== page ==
Meeting at the eye of the needle

In programme

Meeting at the eye of the needle

Experimental Celluloid Presence by Alexandra Morales and František Týmal; the students of the Audio-visual Studies Centre of the FAMU Prague film academy encounter historically unique film equipment, as an homage to legendary Brno film company Jindřich Suchánek Brno, the first Czechoslovak production of equipment for amateur filmmaking

The artistic expression of Alex Morales (*1989) is based on the interconnection between analogue and digital media technology combined with her own film and photographic material and found 8mm and 16mm footage; re-mediating this material, she experiments with the projection of living forms in combination with performance and music. The short film Šaty - Clothes (Alexandra Morales, 2010, 16mm, 5 min.) is a short editing study reflecting on memory through the use of cloth. Through the initial metaphor – the main image is a sewing machine, which is an analogue mechanism of the mechanics of memory – the mechanisms of film are also reflected. The action leads to the sewing together, the weaving of fragments and the production of cloth. She combines colour and black and white 16mm film with black and white inversions of Normal 8mm. The editing is then a form of mosaic, which dissolves the illusion of a single whole while at the same time creating a new entity.

František Týmal (*1987) works with experimental film, analogue media and the highlighting of their significance in the digital present, taking form through his own films, performance and gallery installations. His 16mm film material undergoes chemical and mechanical deterioration and then through live screenings becomes a part of a new visual reality reflecting brutality as well as pure abstraction. His piece Archetype represents a kind of ideal, a phenomenon in its most primal and pure form. The mechanisms that he creates with the actual celluloid feeding through as a source of the projection as well as its reflected surface attempt to express a kind of archetype of cinematography. In the installation there is a merging of the form and content of film into one single essence. None of the elements of the installation lead the viewer to an unequivocal interpretation. The minimalistic concept offers a metaphor of film art and pictorial perception as well as the admission that it could also just be a practical joke. The combination of black and white stripes also allows us to focus on the principle of the projection mechanism itself, which is the core of the whole piece. Neither the aesthetic value nor the meditative character of the installation are its essential aim; rather it is evidence of the bearing capacity of the whole concept and the consequences of the spontaneous development of media.

Eighty years since the establishment of the company Jindřich Suchánek Brno, the first Czechoslovak production of equipment for amateur filmmaking
The autumn of 2011 will mark the 80th anniversary of the establishment of the company Jindřich Suchánek Brno, the first Czechoslovak production of equipment for amateur filmmaking (JSB). The application for operating a business in “the production of non-flammable motion picture film for amateurs” was submitted by Jindřich Suchánek (who lived from 11 July 1900 to 10 August 1988) to the business license office on 2 September 1931. Until the outbreak of the Great Depression, he worked in a coppersmith workshop. In 1931 he set up a modest workshop of his own with two old lathes and two employees. The JSB company quickly re-oriented its activities to the production of equipment for amateur filmmaking and gradually expanded its product quantity and range. In 1936 the company moved its premises to 46 Hybešova Street. Within a year there were 70 employees. By 1939 there were 90 employees; however, further expansion was interrupted by World War Two and in 1941 Suchánek was taken to the Buchenwald concentration camp. In 1944 the JSB company was confiscated by the occupying forces. After his return in 1945, Suchánek attempted to start up the company again; unfortunately, in 1948 it was nationalized and merged with the MEOPTA company.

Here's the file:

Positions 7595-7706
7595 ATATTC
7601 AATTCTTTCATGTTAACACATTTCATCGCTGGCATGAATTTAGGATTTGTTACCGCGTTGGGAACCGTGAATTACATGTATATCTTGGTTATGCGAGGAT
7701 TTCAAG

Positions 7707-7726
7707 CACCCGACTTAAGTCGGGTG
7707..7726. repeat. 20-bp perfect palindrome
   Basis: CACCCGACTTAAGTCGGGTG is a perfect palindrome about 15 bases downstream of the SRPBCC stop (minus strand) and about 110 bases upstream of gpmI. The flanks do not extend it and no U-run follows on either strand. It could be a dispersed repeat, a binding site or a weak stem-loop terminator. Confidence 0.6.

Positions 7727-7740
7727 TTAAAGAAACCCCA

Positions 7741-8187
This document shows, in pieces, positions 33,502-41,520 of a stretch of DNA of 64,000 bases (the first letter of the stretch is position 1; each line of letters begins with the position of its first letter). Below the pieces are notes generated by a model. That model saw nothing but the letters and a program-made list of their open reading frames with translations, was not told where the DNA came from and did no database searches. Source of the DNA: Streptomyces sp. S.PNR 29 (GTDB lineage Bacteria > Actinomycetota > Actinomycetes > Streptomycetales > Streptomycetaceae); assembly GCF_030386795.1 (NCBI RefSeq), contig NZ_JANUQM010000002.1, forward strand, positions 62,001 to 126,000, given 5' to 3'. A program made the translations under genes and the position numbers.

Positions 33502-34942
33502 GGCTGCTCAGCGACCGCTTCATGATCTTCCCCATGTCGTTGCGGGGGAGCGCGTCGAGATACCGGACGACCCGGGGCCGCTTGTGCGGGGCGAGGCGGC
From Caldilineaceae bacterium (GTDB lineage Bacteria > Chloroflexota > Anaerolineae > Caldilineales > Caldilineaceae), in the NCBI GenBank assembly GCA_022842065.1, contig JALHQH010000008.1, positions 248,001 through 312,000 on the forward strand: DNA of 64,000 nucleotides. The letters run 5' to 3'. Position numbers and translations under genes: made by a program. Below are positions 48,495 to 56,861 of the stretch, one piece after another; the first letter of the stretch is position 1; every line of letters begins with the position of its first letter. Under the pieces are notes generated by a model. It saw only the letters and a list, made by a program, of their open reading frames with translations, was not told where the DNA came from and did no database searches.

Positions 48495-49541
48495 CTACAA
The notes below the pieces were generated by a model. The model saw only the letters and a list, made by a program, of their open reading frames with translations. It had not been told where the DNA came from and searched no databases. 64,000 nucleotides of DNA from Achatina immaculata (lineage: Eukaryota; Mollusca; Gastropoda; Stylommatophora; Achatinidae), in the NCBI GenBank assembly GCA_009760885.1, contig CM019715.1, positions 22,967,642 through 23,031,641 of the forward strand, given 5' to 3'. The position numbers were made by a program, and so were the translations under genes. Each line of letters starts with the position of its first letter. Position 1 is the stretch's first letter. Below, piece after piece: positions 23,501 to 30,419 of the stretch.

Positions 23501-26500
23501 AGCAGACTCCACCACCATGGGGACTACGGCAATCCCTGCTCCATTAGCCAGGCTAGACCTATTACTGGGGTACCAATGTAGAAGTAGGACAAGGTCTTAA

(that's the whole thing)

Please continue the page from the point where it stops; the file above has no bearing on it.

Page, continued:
The 1932 prototype of a 16mm film projector was developed into a series of projectors, the most famous of which is the Popular model from 1935 with its changeable heads for 16mm, 9.5mm and 8mm film. The Popular was fittingly described in the German press as an “expandable projector” – in addition to changeable heads, it was also possible to mount an optical copier, slide projector or drying head. It was almost identical to the Scolar projector used in schools or the Popular R model of 1937, meant for the continuous projection of commercial film loops in store display windows or expositions. The Minor (1939) and Luxor (1939) projectors followed. After the second world war, the Jubilar and 8mm Atom (1946) projectors were released under the JSB label. Along with the production of projectors, there was the concurrent development and release of film cameras for the amateur market. The Akro-Admira camera was also released in 1932 under Admira, a name which the Brno company would use for all its subsequent cameras. The Admira 9.5mm (1933), nick-named “kidney” because of its shape, and the Admira 8 ”kidney” (1935) were to follow. The Admira 8B and the 16mm Admira D surprised the market in 1937 with their new designs. 8mm cameras continued to be made by MEOPTA with only minor changes until 1964.

Exhibition Curators: Pavlína Vogelová, Miloš Henkrich